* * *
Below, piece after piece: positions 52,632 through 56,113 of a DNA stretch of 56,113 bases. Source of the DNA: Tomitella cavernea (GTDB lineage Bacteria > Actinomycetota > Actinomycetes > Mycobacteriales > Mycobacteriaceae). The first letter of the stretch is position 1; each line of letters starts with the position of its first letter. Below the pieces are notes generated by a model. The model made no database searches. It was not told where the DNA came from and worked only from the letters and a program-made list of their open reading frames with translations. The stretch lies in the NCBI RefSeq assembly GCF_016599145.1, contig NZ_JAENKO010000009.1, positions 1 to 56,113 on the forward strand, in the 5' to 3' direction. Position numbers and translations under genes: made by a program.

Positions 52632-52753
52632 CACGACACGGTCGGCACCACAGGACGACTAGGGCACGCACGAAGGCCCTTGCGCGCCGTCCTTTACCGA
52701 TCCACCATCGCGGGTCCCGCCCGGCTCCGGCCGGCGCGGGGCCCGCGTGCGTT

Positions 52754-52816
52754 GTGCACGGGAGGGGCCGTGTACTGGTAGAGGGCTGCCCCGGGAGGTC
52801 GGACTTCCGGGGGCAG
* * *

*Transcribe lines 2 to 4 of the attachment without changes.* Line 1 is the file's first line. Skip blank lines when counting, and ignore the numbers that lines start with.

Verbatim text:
Positions 52632-52753
52632 CACGACACGGTCGGCACCACAGGACGACTAGGGCACGCACGAAGGCCCTTGCGCGCCGTCCTTTACCGA
52701 TCCACCATCGCGGGTCCCGCCCGGCTCCGGCCGGCGCGGGGCCCGCGTGCGTT